For as long as I've aspired to be a journalist, I've had a morbid desire to be embedded in a war zone. Perhaps I've over-romanticized the picture of the khaki-wearing foreign correspondent with wind-blown hair, a pencil propped behind her ear, and a notepad full of scribbled quotes and ideas. Even still, I want to be in that picture. Frayed edges and all. The adventure and the story calls me.
I was a young journalism student when 9/11 happened and the world began its "war on terror," but the story of Afghanistan had captured my curiosity long before 2001.
I was thirteen and stuck with the awful chore of cleaning out the garage with my dad. We were throwing out trash when I came upon a stack of old issues of National Geographic. The legendary 1985 cover of the Afghan refugee girl with green eyes never made it to the garbage. Struck by her story and her riveting gaze, the intrigue of the plight of the people of Afghanistan has never left me. Neither has the magazine. It currently sits on my library coffee table collecting dust.
A few months ago I learned thatAdrian MacNair, a blogger and freelance opinion writer with The National Post, had been invited to go on a media tour in Afghanistan by the Department of National Defence. Of course I was a bit envious of his opportunity to go, but I was also truly quite happy for him. The mission in Afghanistan has been his informal beat for some time. His style of writing is unapologetic and packs the punch political writers need. And I knew the nerve he writes with would carry him through to his journey in the war zone. I resigned to be satisfied with living vicariously through his experience. For now.
Adrian graciously agreed to let me in on that mild adventure of his for the purposes of my blog and to quell a bit of my curiosity.
Freelance writer, Adrian MacNair, right, decked out in full body armour for trip to Kandahar City
Q: Why did the Department of National Defence invite you on this recent media tour of the Canadian mission in Afghanistan?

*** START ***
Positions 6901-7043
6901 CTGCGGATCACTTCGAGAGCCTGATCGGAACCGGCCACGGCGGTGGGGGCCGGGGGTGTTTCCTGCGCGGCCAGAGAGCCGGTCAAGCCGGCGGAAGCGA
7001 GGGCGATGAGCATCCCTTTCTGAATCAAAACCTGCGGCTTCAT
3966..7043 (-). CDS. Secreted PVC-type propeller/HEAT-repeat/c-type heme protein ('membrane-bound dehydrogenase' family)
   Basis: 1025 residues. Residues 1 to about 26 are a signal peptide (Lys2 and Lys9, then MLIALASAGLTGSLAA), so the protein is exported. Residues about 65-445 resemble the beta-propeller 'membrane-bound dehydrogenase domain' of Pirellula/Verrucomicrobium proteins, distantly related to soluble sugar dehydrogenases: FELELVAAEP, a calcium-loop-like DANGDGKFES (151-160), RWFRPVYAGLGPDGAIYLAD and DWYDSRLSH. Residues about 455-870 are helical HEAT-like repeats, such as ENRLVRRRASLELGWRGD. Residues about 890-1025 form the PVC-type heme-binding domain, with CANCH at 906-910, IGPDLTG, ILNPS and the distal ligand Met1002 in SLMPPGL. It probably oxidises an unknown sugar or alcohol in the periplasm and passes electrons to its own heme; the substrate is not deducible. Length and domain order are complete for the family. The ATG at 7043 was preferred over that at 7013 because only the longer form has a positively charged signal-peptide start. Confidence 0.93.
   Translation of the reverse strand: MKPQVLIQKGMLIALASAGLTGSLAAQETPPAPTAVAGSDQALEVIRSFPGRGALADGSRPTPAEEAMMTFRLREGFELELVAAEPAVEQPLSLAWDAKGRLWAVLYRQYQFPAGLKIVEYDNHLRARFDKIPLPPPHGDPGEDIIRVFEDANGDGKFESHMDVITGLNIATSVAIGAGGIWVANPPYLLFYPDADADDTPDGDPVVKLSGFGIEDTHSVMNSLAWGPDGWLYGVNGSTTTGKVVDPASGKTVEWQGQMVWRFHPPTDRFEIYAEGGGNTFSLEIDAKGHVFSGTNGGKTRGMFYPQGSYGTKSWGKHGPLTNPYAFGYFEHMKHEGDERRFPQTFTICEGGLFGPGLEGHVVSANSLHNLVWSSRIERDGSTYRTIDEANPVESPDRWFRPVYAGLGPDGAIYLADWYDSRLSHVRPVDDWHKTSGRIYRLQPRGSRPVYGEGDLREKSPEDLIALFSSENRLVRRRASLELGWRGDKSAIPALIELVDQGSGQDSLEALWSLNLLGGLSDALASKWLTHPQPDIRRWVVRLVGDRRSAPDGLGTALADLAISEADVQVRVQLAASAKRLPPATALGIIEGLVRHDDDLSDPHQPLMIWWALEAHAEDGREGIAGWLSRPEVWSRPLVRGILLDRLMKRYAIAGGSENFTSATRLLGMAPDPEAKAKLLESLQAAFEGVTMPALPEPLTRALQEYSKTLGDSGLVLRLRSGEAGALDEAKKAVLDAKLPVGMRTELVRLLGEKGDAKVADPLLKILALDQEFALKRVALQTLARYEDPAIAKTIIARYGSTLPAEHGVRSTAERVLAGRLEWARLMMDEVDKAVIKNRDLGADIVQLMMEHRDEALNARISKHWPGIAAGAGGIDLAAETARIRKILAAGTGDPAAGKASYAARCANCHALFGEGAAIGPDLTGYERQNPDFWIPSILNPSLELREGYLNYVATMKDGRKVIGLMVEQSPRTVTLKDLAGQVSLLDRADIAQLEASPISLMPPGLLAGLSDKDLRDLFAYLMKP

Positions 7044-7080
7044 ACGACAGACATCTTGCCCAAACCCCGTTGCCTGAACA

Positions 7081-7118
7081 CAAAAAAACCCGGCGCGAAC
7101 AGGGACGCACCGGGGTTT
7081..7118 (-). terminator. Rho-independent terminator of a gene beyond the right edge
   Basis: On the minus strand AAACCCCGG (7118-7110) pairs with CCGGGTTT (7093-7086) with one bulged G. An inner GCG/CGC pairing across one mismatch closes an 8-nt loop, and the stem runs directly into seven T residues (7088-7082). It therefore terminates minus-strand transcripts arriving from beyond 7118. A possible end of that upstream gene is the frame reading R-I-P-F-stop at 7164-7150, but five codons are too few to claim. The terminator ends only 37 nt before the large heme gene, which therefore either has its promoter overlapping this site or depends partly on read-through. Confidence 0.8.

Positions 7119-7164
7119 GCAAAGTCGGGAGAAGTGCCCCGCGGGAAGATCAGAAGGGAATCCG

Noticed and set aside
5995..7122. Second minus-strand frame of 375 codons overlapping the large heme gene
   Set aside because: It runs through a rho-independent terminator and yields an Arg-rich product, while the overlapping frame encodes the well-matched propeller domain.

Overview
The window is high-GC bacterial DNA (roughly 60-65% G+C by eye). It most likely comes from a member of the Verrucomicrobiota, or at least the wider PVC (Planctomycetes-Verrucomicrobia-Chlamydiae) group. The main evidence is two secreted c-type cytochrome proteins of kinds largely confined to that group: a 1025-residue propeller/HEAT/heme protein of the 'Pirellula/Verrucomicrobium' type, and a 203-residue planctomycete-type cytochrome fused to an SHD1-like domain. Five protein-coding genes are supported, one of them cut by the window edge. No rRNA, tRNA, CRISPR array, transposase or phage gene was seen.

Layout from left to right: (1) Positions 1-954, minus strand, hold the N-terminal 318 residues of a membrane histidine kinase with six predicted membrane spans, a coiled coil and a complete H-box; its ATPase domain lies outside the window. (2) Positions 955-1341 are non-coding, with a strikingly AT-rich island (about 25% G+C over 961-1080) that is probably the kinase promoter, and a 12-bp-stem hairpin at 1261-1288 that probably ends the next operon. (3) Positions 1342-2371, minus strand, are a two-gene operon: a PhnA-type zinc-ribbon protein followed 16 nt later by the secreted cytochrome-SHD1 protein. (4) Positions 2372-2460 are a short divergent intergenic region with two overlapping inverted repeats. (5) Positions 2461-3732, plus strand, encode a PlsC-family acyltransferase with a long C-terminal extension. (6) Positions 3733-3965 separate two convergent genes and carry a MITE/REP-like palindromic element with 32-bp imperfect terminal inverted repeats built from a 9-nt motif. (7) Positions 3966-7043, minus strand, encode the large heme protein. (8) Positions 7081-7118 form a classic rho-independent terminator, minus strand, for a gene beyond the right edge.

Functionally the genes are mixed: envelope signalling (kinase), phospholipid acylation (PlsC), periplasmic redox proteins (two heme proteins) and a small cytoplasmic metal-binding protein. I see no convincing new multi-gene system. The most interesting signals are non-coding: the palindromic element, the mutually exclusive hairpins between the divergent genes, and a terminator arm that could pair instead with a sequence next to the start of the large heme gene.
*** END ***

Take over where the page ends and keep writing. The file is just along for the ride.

A: I was invited by the military because of my profile in the National Post and writing I've done on Afghanistan. But it wouldn't have happened if they hadn't invited Mark Collins from my blog first. He had just had an operation and couldn't go so he suggested me. DND also invited dozens of other journalists.
Q: What was your news angle going in?
A: I couldn't think of a unifying news angle, other than trying to ascertain the difference between what you hear in Canada and what I would see in Afghanistan. I wanted to find out how much they would sugar-coat the mission progress.
Q: How often did you get outside "the wire?"
A: Just once in Kandahar, and even then it was in armoured vehicles and entirely segregated from the Afghan populace. Although we were in danger of IEDs, I would say that I never felt in danger on the trip. We were in regular traffic in Kabul, but the capital isn't as dangerous as Kandahar City.
Q: What was it like leaving the surrounding protection of the base?
A: It would have been more compelling if we were driving in regular cars or walking. As we were in armoured vehicles with a .50 calibre mounted gunner, it didn't feel much like leaving the comfortable security of KAF at all. And truth be told, the food at the forward operating base in Kandahar City was better than KAF.
Q: Were you able to interact with any local Afghanis?
A: No, unfortunately. It was a huge disappointment and almost made going not worthwhile.
Q: What are the general attitudes of the military regarding our government's decision to cease the combat mission in July, 2011?